Reader, I’m so excited to share the next installment of my series, “A Little Bit Brave.”

Each month, I’ll be posting an article by another blogger who took a leap and moved themselves away from everything that was familiar to find the next “right” step in their life. Next up: Celeste Banks. Celeste is a family friend of mine from childhood and is living (as you guessed from the title) a little bit brave in Taiwan.

If you missed it, several weeks ago, I completed a project outlining the story of how I was a little bit brave and came to Korea. (You can read them all here: Part 1, Part 2, Part 3, and Part 4…) In an attempt to share with you how others have been a little bit braveI decided to start asking some friends to share their stories with you as guest bloggers on this site. You can read the first installment by my friend Anna, who was living in the Philippines, here.

To read more of her awesome stuff, check out Celeste’s blog, From Kansas to Taiwan.

So, without further ado, here’s a little bit brave… in Taiwan. Enjoy. 🙂


I was sobbing and hyperventilating, sitting at my kitchen table in my college apartment on April 14th, 2014.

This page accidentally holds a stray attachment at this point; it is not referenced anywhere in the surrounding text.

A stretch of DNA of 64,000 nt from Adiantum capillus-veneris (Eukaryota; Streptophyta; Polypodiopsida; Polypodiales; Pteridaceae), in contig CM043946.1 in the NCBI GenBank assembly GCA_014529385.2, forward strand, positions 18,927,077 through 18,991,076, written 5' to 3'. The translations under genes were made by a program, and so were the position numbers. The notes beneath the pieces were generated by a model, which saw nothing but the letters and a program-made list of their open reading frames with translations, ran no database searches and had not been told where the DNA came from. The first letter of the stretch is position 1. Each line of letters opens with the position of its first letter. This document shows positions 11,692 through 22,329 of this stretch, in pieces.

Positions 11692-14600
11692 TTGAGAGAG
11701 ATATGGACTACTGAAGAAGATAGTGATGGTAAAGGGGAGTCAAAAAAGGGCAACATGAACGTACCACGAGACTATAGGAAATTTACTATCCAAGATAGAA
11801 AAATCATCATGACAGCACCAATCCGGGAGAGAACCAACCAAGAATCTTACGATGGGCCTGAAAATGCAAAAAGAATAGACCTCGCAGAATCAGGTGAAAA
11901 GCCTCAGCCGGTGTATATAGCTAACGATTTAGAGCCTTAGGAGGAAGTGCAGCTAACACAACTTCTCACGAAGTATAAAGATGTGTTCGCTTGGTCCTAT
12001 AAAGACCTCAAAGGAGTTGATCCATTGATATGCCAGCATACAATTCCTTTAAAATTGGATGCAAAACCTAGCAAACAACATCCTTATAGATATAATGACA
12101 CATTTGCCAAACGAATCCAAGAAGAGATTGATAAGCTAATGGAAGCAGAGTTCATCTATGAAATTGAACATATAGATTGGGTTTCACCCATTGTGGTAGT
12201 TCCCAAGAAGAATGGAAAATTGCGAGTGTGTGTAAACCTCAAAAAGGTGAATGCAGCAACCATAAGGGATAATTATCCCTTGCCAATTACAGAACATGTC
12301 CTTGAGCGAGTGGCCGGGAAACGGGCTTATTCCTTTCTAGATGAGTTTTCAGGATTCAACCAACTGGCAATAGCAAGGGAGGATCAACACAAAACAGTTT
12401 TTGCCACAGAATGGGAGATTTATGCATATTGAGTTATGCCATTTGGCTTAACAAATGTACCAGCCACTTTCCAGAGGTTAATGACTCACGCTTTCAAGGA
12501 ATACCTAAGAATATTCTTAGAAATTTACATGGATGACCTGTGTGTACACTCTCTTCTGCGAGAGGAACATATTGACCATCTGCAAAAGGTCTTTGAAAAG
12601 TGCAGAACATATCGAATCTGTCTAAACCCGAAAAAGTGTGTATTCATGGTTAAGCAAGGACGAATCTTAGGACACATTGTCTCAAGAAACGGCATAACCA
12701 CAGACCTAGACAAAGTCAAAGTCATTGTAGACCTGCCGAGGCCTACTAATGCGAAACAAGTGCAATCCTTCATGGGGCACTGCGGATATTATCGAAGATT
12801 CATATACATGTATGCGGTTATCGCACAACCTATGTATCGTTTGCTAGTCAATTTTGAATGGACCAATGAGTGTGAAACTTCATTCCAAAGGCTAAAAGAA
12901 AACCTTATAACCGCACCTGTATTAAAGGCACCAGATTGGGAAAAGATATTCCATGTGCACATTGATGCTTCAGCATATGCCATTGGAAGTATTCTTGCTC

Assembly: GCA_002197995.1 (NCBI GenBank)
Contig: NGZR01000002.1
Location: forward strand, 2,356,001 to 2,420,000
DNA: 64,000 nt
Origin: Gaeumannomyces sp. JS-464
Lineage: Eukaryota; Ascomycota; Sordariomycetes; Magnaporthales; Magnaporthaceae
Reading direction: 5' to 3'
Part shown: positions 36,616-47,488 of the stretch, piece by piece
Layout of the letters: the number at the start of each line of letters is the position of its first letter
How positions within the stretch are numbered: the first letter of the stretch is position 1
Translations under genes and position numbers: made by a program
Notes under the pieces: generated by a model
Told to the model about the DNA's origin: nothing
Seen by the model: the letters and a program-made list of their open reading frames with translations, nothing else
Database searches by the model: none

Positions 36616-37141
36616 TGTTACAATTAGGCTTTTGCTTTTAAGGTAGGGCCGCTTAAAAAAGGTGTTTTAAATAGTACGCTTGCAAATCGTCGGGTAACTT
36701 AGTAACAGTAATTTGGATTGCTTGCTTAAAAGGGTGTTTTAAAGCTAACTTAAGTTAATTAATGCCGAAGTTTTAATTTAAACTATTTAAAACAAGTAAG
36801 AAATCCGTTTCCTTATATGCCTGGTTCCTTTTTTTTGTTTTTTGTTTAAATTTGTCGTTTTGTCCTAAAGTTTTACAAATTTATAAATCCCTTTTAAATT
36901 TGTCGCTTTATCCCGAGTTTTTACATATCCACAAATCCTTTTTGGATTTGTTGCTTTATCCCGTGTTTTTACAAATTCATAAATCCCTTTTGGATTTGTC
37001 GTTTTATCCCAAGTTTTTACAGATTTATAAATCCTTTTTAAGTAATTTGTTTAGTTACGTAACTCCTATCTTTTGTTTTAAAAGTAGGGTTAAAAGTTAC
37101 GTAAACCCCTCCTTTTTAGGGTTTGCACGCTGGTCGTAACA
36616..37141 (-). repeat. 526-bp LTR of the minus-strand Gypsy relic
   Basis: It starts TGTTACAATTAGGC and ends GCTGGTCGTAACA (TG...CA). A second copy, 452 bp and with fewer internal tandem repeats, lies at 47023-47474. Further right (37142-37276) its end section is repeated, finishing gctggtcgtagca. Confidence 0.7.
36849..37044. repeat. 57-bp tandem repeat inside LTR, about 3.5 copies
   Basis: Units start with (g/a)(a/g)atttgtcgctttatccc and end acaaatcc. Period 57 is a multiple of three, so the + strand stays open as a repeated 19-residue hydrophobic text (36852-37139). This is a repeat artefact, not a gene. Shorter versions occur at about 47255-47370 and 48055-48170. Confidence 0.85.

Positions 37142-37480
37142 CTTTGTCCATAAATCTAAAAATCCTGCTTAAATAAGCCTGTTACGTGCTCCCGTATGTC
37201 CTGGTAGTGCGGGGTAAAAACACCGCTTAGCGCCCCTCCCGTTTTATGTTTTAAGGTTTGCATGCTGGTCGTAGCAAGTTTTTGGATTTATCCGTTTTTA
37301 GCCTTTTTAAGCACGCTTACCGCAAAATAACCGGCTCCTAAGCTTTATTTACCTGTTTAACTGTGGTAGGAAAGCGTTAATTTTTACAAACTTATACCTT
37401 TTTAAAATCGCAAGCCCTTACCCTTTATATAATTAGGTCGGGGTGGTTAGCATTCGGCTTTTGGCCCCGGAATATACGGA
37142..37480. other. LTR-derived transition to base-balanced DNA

I compulsively checked my phone’s email for months. Like any good senior in college knows how, I nervously evaded the consistent, droning,  “What are you doing next year???” I celebrated for all my other friends after every acceptance and job offer came in, all the while feeling so nervous!
I was talking to my sister on the phone, but squealed out, “I HAVE TO GO!” when I saw the email.  I had won a Fulbright grant. To move to Taiwan. For a year. I called my mother, screeching into her ear, “I GOT THE FULBRIGHT GRANT! I HAVE TO CALL DAD!”
A year before, a friend of mine suggested I look into Fulbright. I met with the head of National Scholarships at Emory, where I went to university, and started pestering professors about writing me recommendations. I spent 2-3 hours a week the entire summer working on the damned essays. Then I turned in my application to Emory and awaited my interview time.
In September I met with a panel of professors from Emory to explain to them why I wanted a Fulbright grant. I showed up in my brand-new $40 black blazer from Target and practiced power posing before hand. They asked me tons of questions, from “Why haven’t you studied abroad?” to “What do you want to do post-Fulbright?”